I liked these parts, thinking Lenora was finally in love because of how far she was willing to go with Kurt to save Wolfram. Their plan finally works, and though things end in a big mess with Kurt being killed by Lenora, they’re free. It gave me hope that after so much chaos and conflicts in their relationship, at last they’d be together. I would’ve loved to see Lenora taking care of Wolfram next as he was very badly injured from the abuse. Instead, I found that the timeline skips a couple of months, with Lenora being in England all this time. She has left Germany right after that day. Wolfram also didn’t want her around in case she’s charged with murder. What I found most frustrating is this, though in between she has kept track of Wolfram, (I felt) she was ashamed of talking about him in terms of their marriage and intimacy. No one really knows what happened to her as she never told anyone the exact story.
Eventually, they meet again in a London Ball. Lenora has learned that Wolfram is in England after months of recuperating, thanks to Becker’s secret missive. But when she sees him again, things don’t look good. Wolfram is rather pale and comparably thin with a limp on one leg. I wanted more warmth from Lenora where he was concerned. Sadly, she has always been somewhat distant. So I wasn’t surprised when she begins perusing him again, in secret of course, to end her ‘unwanted marriage’. Wolfram is definitely not happy to see her. I personally couldn’t blame him at all after being rejected over and over again. But it’s also true that he absolutely can’t help holding her in his arms and kissing her senseless... or make himself senseless in the process. LOL And though the love and yearning have never faded, this time, he concurs. Lenora will have her wish fulfilled.
Now, this gets Lenora in a tizzy. She was so adamant about getting rid of her marriage, when Wolfram finally says ‘yes’, it doesn’t sit well with her. NOW she’s the one confused. She can’t live in this marriage, yet she doesn’t want to... I don’t know, forget Wolfram either. Oh Lord save me!
Lenora finds Bea and Callista and confides in them about her ordeal. Then they begin forming a plan. Question is, does she want to continue on as Wolfram’s wife, because if she makes this official, there’s no turning back. She gets crabby replies from Wolfram to her messages, though he concedes about the proposed house-party on his estate. At length, when Lenora arrives there, Wolfram is still trying to put some distance between them. But her MIL is very happy to welcome her. I was hoping for a superb reconciliation with some mind-blowing sex, unfortunately, there was none. Just when they were beginning to re-think their status, poor Wolfram is arrested again because of his role in the rebellion in Germany. *sigh*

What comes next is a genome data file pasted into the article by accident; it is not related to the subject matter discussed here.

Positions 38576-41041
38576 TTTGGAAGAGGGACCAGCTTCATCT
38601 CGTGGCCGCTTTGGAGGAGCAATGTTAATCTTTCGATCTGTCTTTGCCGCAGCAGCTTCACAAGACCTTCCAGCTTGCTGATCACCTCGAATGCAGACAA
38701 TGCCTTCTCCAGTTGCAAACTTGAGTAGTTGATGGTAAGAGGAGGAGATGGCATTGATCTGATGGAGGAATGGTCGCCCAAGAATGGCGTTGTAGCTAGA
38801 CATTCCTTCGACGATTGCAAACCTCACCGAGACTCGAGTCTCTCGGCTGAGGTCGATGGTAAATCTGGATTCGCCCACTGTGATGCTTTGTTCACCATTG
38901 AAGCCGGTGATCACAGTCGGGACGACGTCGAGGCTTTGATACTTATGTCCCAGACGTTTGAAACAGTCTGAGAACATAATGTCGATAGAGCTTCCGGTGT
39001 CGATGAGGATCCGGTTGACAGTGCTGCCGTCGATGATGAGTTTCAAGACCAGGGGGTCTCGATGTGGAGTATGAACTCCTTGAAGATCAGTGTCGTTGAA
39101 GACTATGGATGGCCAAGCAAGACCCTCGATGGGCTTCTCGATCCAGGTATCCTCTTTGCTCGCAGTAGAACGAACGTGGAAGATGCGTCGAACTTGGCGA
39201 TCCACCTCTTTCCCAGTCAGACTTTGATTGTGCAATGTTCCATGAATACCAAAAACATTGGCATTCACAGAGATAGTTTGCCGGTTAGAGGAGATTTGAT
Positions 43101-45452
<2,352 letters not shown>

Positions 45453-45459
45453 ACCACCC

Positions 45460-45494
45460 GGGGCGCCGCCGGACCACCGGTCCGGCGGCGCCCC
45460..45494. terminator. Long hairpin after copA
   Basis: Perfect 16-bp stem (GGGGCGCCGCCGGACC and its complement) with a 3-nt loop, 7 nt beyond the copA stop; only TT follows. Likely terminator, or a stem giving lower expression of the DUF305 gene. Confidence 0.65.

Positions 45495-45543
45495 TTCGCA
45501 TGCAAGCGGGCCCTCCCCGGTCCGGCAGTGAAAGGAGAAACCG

The ending was fine, mind you, because Lenora is FINALLY driven by desperation. She realizes she doesn’t wanna lose Wolfram ever. Things she does and the lengths she goes to free her husband (yes, she acknowledges him as such publicly), I wish I had seen that determination much earlier. Her sudden appearance leaves Wolfram suspicious, angry, yet secretly hopeful. I believe her ‘demonstration’ in the cell where he was kept *wink* and in the courtroom, leads Wolfram to realize something that makes him the happiest man alive. That he can now he can call Lenora his own. :p
I really wish the story wasn’t rushed the way it was and Lenora-Wolf’s relationship was given some more chapters to have a slow build it obviously needed. Have to mention that I found romance sorely lacking due to all the dilemma and disagreements. Then Lenora’s sudden change of mind felt abrupt. Being a practical English girl, was she just overwhelmed by Wolf’s undying devotion? I never quite really understood just how she could be away from him after what they have been through together.
In a whole, I felt frustrated a couple of times while reading Knight of Love. However, I did like the Historical aspect of the story. 4 stars, I think this definitely could’ve been better.
This ARC was provided to me by Simon and Schuster/Pocket Star via netgalley which didn’t influence my review and rating in any way.